To install click the Add extension button. That's it.

The source code for the WIKI 2 extension is being checked by specialists of the Mozilla Foundation, Google, and Apple. You could also do it yourself at any point in time.

4,5
Kelly Slayton
Congratulations on this excellent venture… what a great idea!
Alexander Grigorievskiy
I use WIKI 2 every day and almost forgot how the original Wikipedia looks like.
Live Statistics
English Articles
Improved in 24 Hours
Added in 24 Hours
Languages
Recent
Show all languages
What we do. Every page goes through several hundred of perfecting techniques; in live mode. Quite the same Wikipedia. Just better.
.
Leo
Newton
Brights
Milds

From Wikipedia, the free encyclopedia

USA-244
Wideband Global SATCOM.jpg
Artist's impression of a WGS-6 satellite in orbit
NamesWGS-6
WGS SV-6
Wideband Global SATCOM-6
Mission typeMilitary communications
OperatorUnited States Air Force / United States Space Force
COSPAR ID2013-041A
SATCAT no.39222
Websitehttps://www.spaceforce.mil/
Mission duration14 years (planned)
7 years, 10 months and 20 days (in progress)
Spacecraft properties
SpacecraftWGS-6
Spacecraft typeWGS Block II
BusBSS-702HP
ManufacturerBoeing Satellite Systems
Launch mass5,987 kg (13,199 lb)
Dry mass3,000 kg (6,600 lb)
Power11 kW
Start of mission
Launch date8 August 2013, 00:29 UTC[1]
RocketDelta IV M+ (5,4) (s/n D363)
Launch siteCape Canaveral, SLC-37B
ContractorUnited Launch Alliance
Orbital parameters
Reference systemGeocentric orbit[1]
RegimeGeostationary orbit
Longitude135° West (Pacific Ocean)
Transponders
BandX-band and Ka-band
Frequency7.2 / 8.4 GHz (X-band)
30 / 20 GHz (Ka-band)
Coverage areaPacific Ocean
WGS-6 logo.png
 

USA-244, or Wideband Global SATCOM 6 (WGS-6) is an United States military communications satellite operated by the United States Air Force as part of the Wideband Global SATCOM programme. Launched in 2013, it was the sixth WGS satellite to reach orbit. It is stationed at a longitude of 135° West, in geostationary orbit. WGS-6 was procured by the Australian Defence Force for the U.S. Air Force, in exchange for participation in the programme.[2]

Overview

The WGS system is a constellation of highly capable military communications satellites that leverage cost-effective methods and technological advances in the communications satellite industry. The WGS system is composed of three principal segments: Space Segment (satellites), Control Segment (operators) and Terminal Segment (users). Each WGS satellite provides service in multiple frequency bands, with the unprecedented ability to cross-band between the two frequencies onboard the satellite. WGS augments other satellites.[3]

In early 2001, a satellite communications industry team led by Boeing Satellite Systems was selected to develop the Wideband Gapfiller Satellite (WGS) system as successors to the Defense Satellite Communications System (DSCS) series of communications satellites. This satellite communications system is intended to support the warfighter with newer and far greater capabilities than provided by current systems. In March 2007, the acronym WGS was changed to Wideband Global SATCOM.[4]

Just one WGS satellite provides more SATCOM capacity than the entire legacy Defense Satellite Communications System (DSCS) constellation.[3]

As the backbone of the U.S. military's global satellite communications, Wideband Global SATCOM Satellite (WGS) system provides flexible, high-capacity communications for the Nation's warfighters through procurement and operation of the satellite constellation and the associated control systems. WGS provides worldwide flexible, high data rate and long haul communications for the Department of Defense (DOD), governmental organizations and international partners.[3]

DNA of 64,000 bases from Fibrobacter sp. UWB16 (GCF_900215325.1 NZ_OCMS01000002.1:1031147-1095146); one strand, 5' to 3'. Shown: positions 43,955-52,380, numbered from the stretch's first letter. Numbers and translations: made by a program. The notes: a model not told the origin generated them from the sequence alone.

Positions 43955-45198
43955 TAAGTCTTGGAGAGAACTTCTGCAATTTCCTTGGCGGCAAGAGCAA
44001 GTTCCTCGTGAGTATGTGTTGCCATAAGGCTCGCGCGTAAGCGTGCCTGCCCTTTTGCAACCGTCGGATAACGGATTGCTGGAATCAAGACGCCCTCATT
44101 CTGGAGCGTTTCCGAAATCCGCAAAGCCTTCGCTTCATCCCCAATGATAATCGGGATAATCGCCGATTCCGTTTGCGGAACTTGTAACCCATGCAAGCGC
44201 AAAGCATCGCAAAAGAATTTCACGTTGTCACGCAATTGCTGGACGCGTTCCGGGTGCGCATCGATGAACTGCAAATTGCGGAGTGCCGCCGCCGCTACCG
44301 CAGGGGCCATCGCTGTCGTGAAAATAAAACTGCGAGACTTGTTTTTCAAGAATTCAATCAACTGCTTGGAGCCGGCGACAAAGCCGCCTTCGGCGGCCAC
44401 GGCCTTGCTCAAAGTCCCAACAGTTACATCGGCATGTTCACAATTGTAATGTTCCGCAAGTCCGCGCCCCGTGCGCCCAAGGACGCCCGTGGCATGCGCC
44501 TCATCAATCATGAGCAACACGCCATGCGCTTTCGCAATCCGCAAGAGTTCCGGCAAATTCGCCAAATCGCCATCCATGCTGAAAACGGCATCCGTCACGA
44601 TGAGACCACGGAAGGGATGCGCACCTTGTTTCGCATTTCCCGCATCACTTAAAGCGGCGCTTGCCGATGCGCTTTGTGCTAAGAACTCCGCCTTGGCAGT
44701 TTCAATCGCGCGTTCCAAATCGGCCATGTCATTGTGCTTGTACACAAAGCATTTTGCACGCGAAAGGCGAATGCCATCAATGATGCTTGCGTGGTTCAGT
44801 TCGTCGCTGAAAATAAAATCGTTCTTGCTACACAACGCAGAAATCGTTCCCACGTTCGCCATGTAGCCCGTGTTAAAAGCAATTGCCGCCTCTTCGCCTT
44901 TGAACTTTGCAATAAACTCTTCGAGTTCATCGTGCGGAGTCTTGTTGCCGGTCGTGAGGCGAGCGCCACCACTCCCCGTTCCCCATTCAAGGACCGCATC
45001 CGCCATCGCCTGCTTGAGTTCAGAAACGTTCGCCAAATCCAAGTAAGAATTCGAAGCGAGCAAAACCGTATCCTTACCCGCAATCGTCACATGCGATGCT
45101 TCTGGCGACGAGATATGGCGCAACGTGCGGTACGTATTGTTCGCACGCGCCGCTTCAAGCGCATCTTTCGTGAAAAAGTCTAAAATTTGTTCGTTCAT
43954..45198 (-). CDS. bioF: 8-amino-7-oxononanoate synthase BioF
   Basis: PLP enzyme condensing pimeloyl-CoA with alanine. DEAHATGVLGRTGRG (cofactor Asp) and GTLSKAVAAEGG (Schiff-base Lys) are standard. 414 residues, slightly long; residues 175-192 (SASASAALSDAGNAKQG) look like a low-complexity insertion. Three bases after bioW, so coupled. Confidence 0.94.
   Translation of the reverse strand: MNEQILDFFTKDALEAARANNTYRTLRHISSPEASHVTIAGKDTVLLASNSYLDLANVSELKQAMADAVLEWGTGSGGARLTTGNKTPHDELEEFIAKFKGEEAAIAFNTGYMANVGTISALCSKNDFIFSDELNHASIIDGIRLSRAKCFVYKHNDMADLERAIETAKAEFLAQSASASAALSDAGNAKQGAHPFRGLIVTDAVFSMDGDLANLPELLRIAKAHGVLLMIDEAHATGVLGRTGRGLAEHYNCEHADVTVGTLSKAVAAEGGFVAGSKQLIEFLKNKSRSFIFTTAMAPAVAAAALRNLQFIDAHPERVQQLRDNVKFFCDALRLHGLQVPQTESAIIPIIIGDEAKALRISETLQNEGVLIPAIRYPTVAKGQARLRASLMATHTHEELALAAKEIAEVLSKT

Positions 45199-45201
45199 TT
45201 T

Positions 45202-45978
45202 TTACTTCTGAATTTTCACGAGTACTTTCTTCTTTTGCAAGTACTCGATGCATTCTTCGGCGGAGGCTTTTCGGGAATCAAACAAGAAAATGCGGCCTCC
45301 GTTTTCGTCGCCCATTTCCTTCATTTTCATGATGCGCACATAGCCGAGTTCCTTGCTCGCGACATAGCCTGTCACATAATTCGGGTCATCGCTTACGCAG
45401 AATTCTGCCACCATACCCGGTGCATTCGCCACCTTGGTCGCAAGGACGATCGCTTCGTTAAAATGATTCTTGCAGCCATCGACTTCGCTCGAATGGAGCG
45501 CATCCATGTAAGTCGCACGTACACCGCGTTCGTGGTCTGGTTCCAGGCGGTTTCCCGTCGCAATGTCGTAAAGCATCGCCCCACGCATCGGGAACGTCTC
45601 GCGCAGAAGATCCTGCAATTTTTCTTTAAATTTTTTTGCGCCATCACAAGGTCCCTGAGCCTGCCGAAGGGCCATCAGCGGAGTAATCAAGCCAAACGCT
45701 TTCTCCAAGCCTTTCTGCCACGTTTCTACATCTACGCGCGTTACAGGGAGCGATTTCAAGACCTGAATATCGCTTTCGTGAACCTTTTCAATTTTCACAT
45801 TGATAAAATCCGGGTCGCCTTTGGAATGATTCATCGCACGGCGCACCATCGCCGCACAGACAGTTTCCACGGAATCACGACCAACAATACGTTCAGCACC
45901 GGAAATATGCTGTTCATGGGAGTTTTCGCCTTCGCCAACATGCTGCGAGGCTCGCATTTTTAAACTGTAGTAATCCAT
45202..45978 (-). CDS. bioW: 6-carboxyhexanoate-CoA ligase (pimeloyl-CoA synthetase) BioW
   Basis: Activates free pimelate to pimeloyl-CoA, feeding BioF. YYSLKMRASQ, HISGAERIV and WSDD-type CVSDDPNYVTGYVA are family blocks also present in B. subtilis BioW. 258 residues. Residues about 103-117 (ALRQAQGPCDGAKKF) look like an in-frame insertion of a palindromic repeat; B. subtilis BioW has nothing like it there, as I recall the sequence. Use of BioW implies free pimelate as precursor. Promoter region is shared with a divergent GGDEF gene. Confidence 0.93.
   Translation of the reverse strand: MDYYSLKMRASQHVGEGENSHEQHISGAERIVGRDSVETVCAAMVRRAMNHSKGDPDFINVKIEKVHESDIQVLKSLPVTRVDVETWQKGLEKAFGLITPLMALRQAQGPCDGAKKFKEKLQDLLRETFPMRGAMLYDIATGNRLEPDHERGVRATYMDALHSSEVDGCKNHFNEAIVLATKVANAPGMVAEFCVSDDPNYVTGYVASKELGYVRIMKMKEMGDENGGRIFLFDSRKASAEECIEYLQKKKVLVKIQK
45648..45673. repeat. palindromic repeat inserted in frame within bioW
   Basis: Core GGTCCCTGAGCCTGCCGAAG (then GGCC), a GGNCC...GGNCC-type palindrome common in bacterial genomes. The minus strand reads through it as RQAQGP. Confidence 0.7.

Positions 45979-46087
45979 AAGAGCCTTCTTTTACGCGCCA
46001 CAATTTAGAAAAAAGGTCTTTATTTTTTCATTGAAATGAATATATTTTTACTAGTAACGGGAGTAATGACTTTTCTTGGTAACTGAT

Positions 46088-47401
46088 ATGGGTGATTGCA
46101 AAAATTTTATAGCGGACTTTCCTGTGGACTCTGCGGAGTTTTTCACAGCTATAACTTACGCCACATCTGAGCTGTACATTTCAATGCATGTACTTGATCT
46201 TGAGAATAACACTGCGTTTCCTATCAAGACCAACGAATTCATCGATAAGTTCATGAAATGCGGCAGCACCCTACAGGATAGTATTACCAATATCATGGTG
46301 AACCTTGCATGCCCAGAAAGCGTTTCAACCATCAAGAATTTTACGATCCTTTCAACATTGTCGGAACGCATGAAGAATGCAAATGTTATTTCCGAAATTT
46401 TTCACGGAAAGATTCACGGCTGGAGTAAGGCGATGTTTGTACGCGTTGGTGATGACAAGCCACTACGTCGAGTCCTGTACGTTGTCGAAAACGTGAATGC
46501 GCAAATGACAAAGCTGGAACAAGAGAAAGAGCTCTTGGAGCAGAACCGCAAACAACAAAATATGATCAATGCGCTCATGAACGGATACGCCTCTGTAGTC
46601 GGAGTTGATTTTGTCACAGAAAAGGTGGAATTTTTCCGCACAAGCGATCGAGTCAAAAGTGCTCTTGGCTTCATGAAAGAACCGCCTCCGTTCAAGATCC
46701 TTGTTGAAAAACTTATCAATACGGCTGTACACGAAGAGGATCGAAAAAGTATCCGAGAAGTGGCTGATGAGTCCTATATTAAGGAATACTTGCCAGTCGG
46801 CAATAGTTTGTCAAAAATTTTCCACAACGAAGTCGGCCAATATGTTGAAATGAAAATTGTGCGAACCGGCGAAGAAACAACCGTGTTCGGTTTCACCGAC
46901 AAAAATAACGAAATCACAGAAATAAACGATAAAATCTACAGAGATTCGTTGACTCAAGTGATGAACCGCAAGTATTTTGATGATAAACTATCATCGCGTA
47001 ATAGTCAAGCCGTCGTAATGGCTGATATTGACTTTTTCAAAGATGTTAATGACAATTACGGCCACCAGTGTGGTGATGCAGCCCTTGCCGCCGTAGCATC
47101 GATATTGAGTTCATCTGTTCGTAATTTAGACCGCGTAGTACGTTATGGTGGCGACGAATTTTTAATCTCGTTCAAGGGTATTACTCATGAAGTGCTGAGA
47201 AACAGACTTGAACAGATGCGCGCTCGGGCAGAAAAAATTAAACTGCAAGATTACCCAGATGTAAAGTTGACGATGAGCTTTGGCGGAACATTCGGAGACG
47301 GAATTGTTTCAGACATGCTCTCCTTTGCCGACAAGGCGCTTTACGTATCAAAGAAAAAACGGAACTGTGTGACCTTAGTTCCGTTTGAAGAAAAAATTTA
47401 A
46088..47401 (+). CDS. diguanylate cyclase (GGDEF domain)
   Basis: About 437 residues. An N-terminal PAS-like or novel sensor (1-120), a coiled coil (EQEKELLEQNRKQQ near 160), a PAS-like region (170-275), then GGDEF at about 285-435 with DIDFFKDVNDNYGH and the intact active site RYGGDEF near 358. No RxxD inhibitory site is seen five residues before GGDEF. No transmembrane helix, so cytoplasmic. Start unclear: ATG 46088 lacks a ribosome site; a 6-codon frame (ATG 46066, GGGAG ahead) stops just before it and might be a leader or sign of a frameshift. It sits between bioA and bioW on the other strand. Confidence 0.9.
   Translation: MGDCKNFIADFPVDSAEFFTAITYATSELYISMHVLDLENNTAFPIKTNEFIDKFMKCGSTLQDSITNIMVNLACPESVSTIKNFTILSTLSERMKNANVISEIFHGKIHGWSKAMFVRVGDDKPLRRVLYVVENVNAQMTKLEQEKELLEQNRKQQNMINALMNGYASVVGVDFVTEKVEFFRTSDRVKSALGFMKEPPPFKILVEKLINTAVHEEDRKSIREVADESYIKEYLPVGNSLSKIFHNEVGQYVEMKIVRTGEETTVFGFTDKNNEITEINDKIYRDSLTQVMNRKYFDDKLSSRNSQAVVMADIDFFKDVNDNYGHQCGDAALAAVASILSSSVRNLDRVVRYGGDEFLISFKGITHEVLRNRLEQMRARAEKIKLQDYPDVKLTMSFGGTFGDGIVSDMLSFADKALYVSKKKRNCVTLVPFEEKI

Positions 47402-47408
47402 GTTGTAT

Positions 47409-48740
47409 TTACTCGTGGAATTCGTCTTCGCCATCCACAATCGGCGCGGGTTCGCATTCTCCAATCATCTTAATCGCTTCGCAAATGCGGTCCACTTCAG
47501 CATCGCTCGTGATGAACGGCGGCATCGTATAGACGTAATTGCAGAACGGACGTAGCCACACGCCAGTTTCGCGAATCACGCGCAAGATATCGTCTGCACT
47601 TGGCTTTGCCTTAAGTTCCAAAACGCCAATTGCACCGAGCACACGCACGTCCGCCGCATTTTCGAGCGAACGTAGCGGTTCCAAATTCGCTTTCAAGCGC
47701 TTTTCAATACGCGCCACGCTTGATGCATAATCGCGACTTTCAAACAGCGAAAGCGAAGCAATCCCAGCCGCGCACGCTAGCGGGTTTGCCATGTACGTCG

Satellite description

Built by Boeing Satellite Systems, WGS-6 is based on the BSS-702 satellite bus. It had a mass at launch of 5,987 kg (13,199 lb), and was expected to operate for fourteen years. The spacecraft is equipped with two solar panels to generate power for its communications payload, which consists of cross-band X-band and Ka-band transponders. Propulsion is provided by an R-4D-15 apogee motor, with four XIPS-25 ion engines for stationkeeping.[4]

Launch

WGS-6 was launched by United Launch Alliance (ULA), who placed it into orbit using a Delta IV M+ (5,4) launch vehicle, flight number D363. The launch took place from Space Launch Complex 37B (SLC-37B) at the Cape Canaveral Air Force Station (CCAFS), with liftoff at 00:29 UTC on 8 August 2013.[1] The launch was successful, placing the WGS-6 into a geostationary transfer orbit (GTO), from which the spacecraft raised itself into geostationary orbit using its onboard propulsion system. The satellite was designated USA-244 under the U.S. military's designation system, and received the International Designator 2013-041A and Satellite Catalog Number 39222.[1][5]

References

  1. ^ a b c d "Launch Log". Jonathan's Space Page. Retrieved 26 May 2021.
  2. ^ Graham, William (7 August 2013). "ULA Delta IV launches with WGS-6 satellite". NASASpaceFlight.com. Retrieved 12 November 2013.
  3. ^ a b c "Fact Sheets: Wideband Global SATCOM Satellite". United States Space Force. October 2020. Retrieved 26 May 2021. This article incorporates text from this source, which is in the public domain.
  4. ^ a b "WGS 4, 5, 6, 7". Gunter's Space Page. 19 March 2020. Retrieved 26 May 2021.
  5. ^ "UCS Satellite Database". Union of Concerned Scientists. 1 September 2013. Retrieved 11 November 2013.
This page was last edited on 25 June 2021, at 22:42
Basis of this page is in Wikipedia. Text is available under the CC BY-SA 3.0 Unported License. Non-text media are available under their specified licenses. Wikipedia® is a registered trademark of the Wikimedia Foundation, Inc. WIKI 2 is an independent company and has no affiliation with Wikimedia Foundation.